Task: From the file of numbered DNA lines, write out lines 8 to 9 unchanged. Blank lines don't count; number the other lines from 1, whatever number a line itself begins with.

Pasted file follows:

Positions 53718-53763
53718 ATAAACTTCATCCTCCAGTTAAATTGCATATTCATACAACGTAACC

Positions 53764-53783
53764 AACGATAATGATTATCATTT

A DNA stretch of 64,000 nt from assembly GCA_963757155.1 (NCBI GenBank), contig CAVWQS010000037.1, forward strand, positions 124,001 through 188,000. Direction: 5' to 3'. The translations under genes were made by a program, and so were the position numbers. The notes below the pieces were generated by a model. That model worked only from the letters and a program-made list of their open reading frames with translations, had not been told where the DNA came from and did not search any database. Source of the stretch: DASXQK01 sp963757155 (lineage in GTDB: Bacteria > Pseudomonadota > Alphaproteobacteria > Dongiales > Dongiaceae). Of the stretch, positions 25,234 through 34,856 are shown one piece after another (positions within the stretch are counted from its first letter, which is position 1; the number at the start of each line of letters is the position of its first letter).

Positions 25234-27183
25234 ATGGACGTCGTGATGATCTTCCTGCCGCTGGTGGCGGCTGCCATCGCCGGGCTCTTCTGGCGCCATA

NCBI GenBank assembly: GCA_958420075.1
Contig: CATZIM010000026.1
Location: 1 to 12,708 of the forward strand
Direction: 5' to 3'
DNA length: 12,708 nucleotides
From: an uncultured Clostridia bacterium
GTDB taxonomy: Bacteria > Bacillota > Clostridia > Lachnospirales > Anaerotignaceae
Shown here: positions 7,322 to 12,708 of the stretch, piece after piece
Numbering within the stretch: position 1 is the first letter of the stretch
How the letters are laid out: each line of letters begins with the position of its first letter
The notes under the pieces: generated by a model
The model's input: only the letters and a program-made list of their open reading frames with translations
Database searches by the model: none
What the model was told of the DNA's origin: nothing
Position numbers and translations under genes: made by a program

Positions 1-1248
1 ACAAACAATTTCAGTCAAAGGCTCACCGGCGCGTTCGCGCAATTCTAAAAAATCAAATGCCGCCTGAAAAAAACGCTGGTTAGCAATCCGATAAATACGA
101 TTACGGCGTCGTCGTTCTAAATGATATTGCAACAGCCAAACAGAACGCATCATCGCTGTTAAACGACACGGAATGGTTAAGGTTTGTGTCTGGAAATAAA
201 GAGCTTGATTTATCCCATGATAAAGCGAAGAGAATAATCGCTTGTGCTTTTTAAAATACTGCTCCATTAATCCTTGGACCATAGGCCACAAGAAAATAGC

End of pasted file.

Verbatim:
NCBI GenBank assembly: GCA_958420075.1
Contig: CATZIM010000026.1